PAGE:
The emerald ash borer has been found in Bartholomew County for the first time, near the IUPUC campus in Columbus.
Bartholomew County is one of the last, 73rd out of 92, to detect the insect, which destroys ash trees by digging underneath the bark and feeding off the tree’s tissue, said Phil Marshall, director of the Indiana Department of Natural Resources division of entomology and plant pathology.
Replacing ash trees damaged or killed by the insect is expensive, Marshall said. And treatment to save an ash tree is expensive, too.
A tree with a 20-inch diameter, for example, could cost up to $1,000 to treat or to remove. If the tree is removed, it should not be replaced with another ash tree, he said.
The good news is, if you treat an ash tree with the proper pesticide, you can save the tree, said Kris Medic, a board-certified master arborist and educator for Purdue Extension-Bartholomew County.
“Making plans for treatment beginning next spring would be a reasonable step. There really is no cause for alarm,” she said. “If you get the tree under treatment, you can probably save it.”
Purdue Extension isn’t sure how many ash trees there are in Bartholomew County, Medic said, but said it’s important that people treat their ash trees if they hope to save them.
“If the tree isn’t treated within the first three years of infestation, it will probably die within five years,” she said.
David Elsbury, a certified arborist who is a grounds team leader for Columbus Parks and Recreation Department, reported finding the emerald ash borer near the campus recently.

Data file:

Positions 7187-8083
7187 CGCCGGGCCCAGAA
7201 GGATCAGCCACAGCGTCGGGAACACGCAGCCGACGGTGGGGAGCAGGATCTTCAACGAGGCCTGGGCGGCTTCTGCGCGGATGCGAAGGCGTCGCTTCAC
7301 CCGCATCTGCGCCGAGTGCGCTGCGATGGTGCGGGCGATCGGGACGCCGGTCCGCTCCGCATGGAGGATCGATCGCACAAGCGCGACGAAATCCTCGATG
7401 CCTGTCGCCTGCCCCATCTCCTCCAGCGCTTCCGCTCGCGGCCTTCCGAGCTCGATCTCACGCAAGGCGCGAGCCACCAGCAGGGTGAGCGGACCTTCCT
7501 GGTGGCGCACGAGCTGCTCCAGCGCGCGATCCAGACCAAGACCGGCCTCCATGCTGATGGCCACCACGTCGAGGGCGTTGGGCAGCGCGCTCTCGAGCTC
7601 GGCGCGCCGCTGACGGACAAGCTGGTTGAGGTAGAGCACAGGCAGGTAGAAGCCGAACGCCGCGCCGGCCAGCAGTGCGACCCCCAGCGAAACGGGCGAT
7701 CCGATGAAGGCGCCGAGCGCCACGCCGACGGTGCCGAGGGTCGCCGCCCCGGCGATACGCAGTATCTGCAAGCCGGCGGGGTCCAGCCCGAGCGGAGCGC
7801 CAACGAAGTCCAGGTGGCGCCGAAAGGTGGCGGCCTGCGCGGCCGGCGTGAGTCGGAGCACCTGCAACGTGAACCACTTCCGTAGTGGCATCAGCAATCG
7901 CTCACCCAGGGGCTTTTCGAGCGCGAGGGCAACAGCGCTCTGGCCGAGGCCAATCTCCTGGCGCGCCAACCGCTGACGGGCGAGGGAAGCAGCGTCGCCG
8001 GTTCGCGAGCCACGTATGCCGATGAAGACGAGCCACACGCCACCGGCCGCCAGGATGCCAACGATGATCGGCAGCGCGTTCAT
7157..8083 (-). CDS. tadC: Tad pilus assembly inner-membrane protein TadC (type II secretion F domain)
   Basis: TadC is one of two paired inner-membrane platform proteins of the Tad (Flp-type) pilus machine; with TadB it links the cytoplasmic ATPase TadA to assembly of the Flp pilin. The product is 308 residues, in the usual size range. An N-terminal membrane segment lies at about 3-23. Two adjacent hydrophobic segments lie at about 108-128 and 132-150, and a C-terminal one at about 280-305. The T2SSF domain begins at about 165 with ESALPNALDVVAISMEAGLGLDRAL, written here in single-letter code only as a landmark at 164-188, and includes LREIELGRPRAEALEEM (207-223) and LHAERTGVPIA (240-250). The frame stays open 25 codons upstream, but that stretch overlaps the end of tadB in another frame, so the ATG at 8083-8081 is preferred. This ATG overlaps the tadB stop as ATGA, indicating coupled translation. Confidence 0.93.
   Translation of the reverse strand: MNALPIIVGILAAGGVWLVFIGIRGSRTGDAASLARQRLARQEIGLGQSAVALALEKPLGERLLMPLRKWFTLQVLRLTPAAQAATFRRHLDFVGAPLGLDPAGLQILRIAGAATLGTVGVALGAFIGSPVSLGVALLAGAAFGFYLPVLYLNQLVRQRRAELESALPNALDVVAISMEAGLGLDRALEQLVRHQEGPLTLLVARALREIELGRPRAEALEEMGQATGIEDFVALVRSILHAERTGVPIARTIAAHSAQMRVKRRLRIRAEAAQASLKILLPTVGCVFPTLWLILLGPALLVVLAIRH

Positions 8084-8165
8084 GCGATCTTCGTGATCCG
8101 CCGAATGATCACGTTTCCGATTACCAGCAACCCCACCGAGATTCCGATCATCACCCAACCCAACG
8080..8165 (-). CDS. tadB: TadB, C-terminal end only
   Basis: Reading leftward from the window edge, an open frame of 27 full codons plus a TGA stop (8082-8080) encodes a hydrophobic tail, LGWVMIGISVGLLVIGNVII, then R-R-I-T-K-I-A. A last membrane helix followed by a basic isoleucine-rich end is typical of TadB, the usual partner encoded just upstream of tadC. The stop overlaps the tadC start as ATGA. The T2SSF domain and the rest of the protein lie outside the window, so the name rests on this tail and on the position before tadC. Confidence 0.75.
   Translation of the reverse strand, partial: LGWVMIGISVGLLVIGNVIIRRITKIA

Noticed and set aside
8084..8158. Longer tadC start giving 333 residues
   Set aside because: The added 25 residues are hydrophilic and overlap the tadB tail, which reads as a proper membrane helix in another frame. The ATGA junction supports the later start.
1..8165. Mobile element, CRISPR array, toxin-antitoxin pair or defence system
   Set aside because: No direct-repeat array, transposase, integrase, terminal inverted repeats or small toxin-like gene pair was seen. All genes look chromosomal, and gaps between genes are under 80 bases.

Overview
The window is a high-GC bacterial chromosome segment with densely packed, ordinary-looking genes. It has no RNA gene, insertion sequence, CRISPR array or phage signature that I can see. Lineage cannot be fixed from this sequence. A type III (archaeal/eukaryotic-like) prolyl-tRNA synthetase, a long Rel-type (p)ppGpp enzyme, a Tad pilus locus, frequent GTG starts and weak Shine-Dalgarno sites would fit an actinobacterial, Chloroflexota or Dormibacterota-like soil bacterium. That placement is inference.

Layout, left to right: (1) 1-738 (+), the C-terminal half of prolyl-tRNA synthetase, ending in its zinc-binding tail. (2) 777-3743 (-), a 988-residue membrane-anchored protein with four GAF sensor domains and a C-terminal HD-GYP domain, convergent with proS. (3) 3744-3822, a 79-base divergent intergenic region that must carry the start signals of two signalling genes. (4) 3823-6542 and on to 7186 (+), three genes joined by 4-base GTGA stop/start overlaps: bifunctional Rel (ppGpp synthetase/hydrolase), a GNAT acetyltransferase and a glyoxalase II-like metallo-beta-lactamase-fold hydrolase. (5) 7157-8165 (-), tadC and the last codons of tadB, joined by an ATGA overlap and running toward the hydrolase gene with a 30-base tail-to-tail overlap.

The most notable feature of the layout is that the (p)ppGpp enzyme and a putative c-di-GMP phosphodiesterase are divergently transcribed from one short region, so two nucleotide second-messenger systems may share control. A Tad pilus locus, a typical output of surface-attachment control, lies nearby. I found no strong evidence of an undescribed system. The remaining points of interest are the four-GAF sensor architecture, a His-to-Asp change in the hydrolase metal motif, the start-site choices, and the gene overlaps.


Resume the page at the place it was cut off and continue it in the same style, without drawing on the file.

The city has about 400 ash trees on city parks or other city property, but none of those trees are showing any infestation, according to the city press release. Elsbury wasn’t available for a comment.
The emerald ash borer was first detected in Indiana in 2004, Marshall said. It first made its way to the U.S. about 20 years ago from China.
The insect has no predators and most often makes its way to new ash trees by hitching a ride on batches of firewood that are transported around the state or country, Marshall said.
If an ash tree is dead, that’s probably a sign that it has been infested and shouldn’t be used as firewood, he said.
If a property owner has 10 acres or more with woodland that contains ash trees, he should contact the local Department of Natural Resources forester to evaluate if any are infested and whether the trees need to be removed, Medic said.
There are a few different steps that can be taken if a tree is infested, such as applying pesticides to a tree’s trunk or hiring an arborist to evaluate and treat the tree, Marshall said.
“Evaluate the tree,” he said. “If there are a lot of defects and the tree is really close to the house … you need to consider taking the tree down.”
Most trees that have been infested with the emerald ash borer won’t show any signs of deterioration right away, but if the tree’s bark turns from grey to brown and woodpeckers start feeding on the tree, it’s probably dead, he said.
It’s no surprise that the emerald ash borer has found its way to southern Indiana, Medic said.
“We have been aware for 10 years that it was coming,” she said. “Those of us who practice in tree care have been making every effort to make sure owners get their trees under treatment and get them protected.”